Lenders like Bank Sinar Mas, Bank Mandiri and Bank Mega have exclusive arrangements with affiliated underwriters on certain products, and the market remains open to new deals. AXA Mandiri’s exclusive bancassurance partnership with its affiliated bank is lauded as an example of a successful such tie-up, generating 90% of the underwriter’s premium revenue. A number of new exclusive deals involving major players have been signed in the past year. HSBC signed an eight-country deal over 10 years with Allianz Life in October 2012, while Manulife concluded a 10-year deal with the larger Bank Danamon in October 2011.

SHIFTING PRODUCT MIX: Policies linked to investment returns – so-called unit-linked policies, associated with units in mutual funds – have grown quickly in popularity since 2006, rising from 19.17% of total life premiums that year to 62% by 2010, when 26 underwriters were offering unit-linked policies. Prudential popularised a unit-linked policy in 1999 and the British insurer remains a leader in the segment.

For individual policyholders such covers offer the prospect of higher returns in a bullish capital markets environment. For underwriters, meanwhile, such policies have the benefit of shifting most investment risk off their books and onto policyholders. In a market with relatively shallow capital markets, where investment instrument maturities rarely match the longer-term liabilities (of 30 years and more) of life policies, this has proved a significant draw and underwriters have eagerly encouraged the shift towards unit-link.

UNIT-LINKED: Higher reliance on unit-linked policies runs the danger of higher premium volatility for insurers, however, as was evident in 2008 when life policyholders terminated their unit-linked policies in higher numbers given the slowdown in equity markets. Reliance on unit-linked is also symptomatic of the eagerness to save rather than use insurance as a risk hedge.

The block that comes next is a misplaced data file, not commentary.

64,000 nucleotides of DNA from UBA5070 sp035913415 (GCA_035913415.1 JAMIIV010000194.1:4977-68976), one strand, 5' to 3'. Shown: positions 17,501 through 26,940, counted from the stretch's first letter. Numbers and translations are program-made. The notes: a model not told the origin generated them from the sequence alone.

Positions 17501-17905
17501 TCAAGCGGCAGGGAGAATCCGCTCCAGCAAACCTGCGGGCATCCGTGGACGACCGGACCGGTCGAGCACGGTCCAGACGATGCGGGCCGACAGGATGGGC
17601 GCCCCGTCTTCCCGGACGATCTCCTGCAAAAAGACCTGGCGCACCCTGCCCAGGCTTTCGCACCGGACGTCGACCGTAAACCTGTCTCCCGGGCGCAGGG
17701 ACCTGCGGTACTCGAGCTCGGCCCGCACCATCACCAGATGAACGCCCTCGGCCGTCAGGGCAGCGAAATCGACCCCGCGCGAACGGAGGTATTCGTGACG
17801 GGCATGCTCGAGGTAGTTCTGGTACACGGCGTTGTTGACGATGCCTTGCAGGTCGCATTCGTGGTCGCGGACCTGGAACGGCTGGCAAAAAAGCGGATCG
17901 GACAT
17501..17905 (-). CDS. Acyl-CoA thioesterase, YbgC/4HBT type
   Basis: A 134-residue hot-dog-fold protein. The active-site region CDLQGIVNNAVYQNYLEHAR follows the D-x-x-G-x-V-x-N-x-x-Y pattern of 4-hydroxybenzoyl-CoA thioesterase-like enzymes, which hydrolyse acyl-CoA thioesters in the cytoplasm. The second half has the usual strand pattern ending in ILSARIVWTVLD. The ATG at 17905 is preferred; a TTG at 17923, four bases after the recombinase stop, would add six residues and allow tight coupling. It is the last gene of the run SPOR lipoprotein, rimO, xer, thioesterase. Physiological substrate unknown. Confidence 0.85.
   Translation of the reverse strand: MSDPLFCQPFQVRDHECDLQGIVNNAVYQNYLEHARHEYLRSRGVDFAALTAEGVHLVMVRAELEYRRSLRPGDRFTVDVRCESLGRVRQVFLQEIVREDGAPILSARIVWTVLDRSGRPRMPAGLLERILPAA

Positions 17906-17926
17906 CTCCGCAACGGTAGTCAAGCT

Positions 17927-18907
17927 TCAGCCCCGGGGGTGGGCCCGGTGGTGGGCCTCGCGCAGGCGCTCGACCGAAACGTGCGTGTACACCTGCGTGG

Yet over the past year new unit-linked sales have slumped relative to traditional life policies. Unit-link’s share of new premiums in 2011 already fell from 60.27% to 52.56% in a year, according to AAJI, while traditional policy premium’s share grew from 39.73% to 47.44% in the same period. In the first half of 2012 new unit-linked premiums dropped a further 7% y-o-y.

One reason for the decline stems from the underwriters themselves as they anticipate new accounting rules in line with IFRS, which separate protection premium income from investment-linked premium. The association also sees in the slowdown a sign of growing awareness on the part of Indonesian policyholders about the need for stable protection in the face of more volatile markets worldwide.

YIELD CHASING: In a slowing inflation environment – Indonesia’s inflation rate has dropped below 5% over the past year for the first time in a decade – life insurance coverage has become more attractive. While most Indonesians are still likely to view life insurance more as a savings instrument than as a hedge against risk, the recent changes in the product mix may be a sign of a more balanced approach.

Underwriters, however, have benefitted from high yields on their investments in the economy’s financial markets, a factor that has further padded impressive profits for the segment. Life insurers’ investments have expanded from Rp199.12trn ($19.9bn) in 2011 to Rp219.26trn ($21.9bn) by the third quarter of 2012, according to AAJI, which expects total investment to reach Rp251.27trn ($25.1bn) for the year as a whole.

Whether pushed to purchase life insurance by bundling it with bank credit, or enticed by the prospect of higher savings, the life segment holds clear prospects for sustaining the rapid growth of recent years. With this potential widely recognised by foreign insurers, the market is only set to become more competitive in coming years. Despite a high chance of pressure on operating margins, investment returns will likely more than compensate and deliver a strong performance in one of the world’s most dynamic life insurance markets.